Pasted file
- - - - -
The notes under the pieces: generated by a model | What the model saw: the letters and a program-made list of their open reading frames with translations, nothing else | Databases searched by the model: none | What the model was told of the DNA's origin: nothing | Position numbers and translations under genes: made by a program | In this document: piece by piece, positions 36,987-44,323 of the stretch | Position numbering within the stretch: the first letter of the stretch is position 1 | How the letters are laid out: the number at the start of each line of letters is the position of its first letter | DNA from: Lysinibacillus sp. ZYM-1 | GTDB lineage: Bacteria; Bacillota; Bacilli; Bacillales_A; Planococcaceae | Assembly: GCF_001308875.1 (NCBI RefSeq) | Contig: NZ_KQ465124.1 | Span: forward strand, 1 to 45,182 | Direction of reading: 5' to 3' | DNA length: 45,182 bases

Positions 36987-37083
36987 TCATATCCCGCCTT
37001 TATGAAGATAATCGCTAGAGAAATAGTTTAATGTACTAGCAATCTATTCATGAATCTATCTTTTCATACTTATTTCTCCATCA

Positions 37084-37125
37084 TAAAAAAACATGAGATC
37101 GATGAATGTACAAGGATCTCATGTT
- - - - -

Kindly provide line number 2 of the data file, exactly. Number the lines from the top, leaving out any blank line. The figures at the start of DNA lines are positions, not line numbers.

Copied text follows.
Positions 36987-37083